As part of the release of the hardcover release of my book, Walking as Artistic Practice (softcover comes out in April!), I’m going to be publishing some brief interviews with the various artists, authors, researchers, creatives, collectives, and platforms whose art practice, written material, or other works I cite and mention.
My twelfth interview in this series is with Claudia Zeiske who is a curator/producer, a cultural activist and a ‘Walk Curator’ whose practice is based on a balanced approach between artistic criticality and community involvement. Employing anthropological methods, her experiences come from participatory visual arts, linking local activities with global realities.
As a walking curator, her interest lies in path-making as a cultural practice. With friendship at heart, her walks combine a desire for a slower pace of life with socio-politically and environmentally sensitive issues. For more than a decade, her walking art projects have varied from short to long, in her vicinity or further afield, connecting places, communities and people along the way. Her walking prose promotes thinking aloud.
EM: How would you describe Walking Lunch to someone who is not familiar with it?
CZ: Walking Lunches are a series of moving meetings between Claudia Zeiske and artists, arts professionals and other participants. Claudia provides a written agenda prior to the walking lunch, as well as sandwiches and tea during the walk. The lunch partner brings a camera and takes three pictures (portrait, landscape, still-life) on the walk. Afterwards Claudia writes minutes and archives them, along with the images taken by the partner.
Walking Lunch is a critical play on the concept of Working Lunches designed for busy people to maximise time. It does not only bring people together to merge working and eating, but also adds our need for physical exercise to the equation.
EM: Can you talk about one of your most recent walking projects that you are most excited about?
CZ: This week I completed Slow Coast 500, a long-distance walk from Dunnet Head to the Scots-/English Border in Berwickshire along the entire coast of the North Sea in Scotland. The 63 day/1150km long walk borrows its name from the North Coast 500 route designed to attract tourists to drive around northern Scotland. Slow Cost 500 considers the role of tourism in making (or breaking) places. Often intended as a boost to local economies, tourism can contribute to making or breaking places for local communities and their environment.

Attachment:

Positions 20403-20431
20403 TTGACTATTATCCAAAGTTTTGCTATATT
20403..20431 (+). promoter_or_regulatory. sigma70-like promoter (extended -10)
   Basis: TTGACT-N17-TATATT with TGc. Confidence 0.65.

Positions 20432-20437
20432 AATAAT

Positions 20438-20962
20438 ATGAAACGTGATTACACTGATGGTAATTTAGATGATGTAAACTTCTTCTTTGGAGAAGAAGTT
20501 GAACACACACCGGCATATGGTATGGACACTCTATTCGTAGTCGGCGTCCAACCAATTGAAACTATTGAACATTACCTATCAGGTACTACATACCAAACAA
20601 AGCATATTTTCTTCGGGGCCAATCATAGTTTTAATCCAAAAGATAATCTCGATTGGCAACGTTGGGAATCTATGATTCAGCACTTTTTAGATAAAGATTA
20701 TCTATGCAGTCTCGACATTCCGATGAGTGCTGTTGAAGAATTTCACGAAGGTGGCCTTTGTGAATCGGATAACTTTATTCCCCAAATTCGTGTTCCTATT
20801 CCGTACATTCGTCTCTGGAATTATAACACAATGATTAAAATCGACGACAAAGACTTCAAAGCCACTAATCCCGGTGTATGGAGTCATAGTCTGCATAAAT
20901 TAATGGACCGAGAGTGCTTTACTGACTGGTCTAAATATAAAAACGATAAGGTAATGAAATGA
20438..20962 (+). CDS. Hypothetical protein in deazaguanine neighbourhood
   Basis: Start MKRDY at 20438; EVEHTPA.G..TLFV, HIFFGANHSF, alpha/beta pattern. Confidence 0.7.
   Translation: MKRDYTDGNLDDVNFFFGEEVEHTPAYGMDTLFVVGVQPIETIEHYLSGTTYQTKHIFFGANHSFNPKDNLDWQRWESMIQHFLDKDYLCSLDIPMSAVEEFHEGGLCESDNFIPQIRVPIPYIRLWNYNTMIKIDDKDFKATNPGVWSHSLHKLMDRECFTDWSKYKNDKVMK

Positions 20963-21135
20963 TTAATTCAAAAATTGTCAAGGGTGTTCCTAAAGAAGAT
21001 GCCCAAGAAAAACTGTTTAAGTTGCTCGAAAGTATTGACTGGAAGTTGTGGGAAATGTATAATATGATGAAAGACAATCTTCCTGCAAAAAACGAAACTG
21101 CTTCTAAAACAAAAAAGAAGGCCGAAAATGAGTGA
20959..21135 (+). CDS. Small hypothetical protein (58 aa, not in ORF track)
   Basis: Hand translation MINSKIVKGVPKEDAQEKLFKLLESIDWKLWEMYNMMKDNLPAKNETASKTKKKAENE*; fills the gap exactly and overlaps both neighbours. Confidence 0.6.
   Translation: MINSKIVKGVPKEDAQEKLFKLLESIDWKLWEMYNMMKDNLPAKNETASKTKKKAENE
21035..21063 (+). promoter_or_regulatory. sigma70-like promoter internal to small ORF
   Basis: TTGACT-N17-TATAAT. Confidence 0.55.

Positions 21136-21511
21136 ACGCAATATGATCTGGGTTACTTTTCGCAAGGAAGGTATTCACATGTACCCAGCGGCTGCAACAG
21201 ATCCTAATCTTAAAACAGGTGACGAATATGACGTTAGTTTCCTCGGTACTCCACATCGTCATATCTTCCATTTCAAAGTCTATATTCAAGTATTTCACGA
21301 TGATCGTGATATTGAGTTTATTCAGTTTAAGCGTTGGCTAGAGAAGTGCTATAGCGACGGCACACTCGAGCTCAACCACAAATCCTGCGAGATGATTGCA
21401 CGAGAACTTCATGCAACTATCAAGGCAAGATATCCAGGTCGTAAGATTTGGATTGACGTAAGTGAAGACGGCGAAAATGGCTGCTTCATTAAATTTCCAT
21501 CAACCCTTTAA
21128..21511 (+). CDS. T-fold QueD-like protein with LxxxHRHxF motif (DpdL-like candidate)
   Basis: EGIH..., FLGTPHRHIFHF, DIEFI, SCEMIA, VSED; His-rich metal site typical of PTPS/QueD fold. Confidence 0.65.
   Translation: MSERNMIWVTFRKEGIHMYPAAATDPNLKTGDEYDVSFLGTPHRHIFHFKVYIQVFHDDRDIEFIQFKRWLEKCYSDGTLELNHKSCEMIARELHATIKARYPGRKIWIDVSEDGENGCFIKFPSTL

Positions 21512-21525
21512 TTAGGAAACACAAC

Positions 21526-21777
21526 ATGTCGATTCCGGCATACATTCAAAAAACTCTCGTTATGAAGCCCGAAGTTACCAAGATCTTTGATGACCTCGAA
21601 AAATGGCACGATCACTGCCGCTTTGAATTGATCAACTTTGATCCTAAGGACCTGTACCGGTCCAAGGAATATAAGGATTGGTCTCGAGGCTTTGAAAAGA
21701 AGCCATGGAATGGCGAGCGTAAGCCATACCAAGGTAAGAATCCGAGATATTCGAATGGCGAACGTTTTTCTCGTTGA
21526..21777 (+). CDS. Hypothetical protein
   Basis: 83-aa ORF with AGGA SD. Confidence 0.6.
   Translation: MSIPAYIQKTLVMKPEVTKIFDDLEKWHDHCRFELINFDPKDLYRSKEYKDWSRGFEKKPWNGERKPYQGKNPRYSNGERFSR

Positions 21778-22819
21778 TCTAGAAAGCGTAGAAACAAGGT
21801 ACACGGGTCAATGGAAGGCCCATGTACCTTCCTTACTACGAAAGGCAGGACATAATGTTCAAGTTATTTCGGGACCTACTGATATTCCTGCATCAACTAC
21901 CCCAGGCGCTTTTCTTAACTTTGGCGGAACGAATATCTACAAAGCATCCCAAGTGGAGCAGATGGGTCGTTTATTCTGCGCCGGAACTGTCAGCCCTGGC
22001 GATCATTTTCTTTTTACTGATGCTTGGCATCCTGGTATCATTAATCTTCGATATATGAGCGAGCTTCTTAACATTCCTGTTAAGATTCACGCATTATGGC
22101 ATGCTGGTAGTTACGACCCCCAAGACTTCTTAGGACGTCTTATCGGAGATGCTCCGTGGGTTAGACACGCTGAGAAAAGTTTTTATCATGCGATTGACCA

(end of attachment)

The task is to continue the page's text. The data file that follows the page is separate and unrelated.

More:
Along the way, I was carrying an orange linen tablecloth the colour of an OS ‘Explorer’ map, using it as a picnic blanket to encourage conversation. Step by step and stitch by stitch, I embroidered it along the long way to the Scottish-English border, questioning the role and impacts of tourism today. For further documentation, I was sending a daily postcard – written in my walking prose – home to Art Walk Projects in Portobello who commissioned the project. This served as a visual diary of the walk. https://www.artwalkporty.co.uk/commission/slow-coast-500/
EM: Your recent Phd focuses on Transformational Fieldwork in rural contexts. Can you share more about this research?
CZ: While a lot has been written in the past two decades about the impact of participatory arts on people in urban places, my practice based research aims to fill the gap in relation to the rural context – often places with little traditional arts provision.
Based on the development of Deveron Projects in Huntly/Aberdeenshire, where the ‘town is the venue’ rather than a gallery or arts centre, my aim is to show how cultural provision can be framed through a combination of durational commitment to place and effective cultural management.
To do this, I have been reflecting on twenty-five years of working in the small town community setting, examining retrospectively my role as curator/producer. Underpinned by Scottish philosopher Patrick Geddes’s Place/Work/Folk thinking machine and artist Joseph Beuys’s idea of social sculpture as well as other thinkers’ engagement with place and social context, I show how we can create a cultural ecology that assists the well-being of rural communities.
The study is based on four case studies that explain how the collaboration with artists can lead to transformative change through participatory practice led projects. Through them, my inquiry leads from the identification of socio-political themes to collaborative development of the projects between community, artists and ourselves, the ‘Anthro-Producers’.
The research shows why and how art provision in rural locations can be structured sustainably through field-research akin to anthropological methods. The ensuing approach I call Transformational Fieldwork, a form of cultural management that combines social engagement with research methods relating to long-term participatory observation. Structured around 16 inter-woven administrative/artistic principles, this framework offers a tool kit for continued arts development in the rural community context.
My contribution to the curatorial sustainability discourse therefore is to show step-by-step how Transformational Fieldwork can contribute to rural development and community well-being in places that, unlike urban cultural contexts, have limited involvement with contemporary art.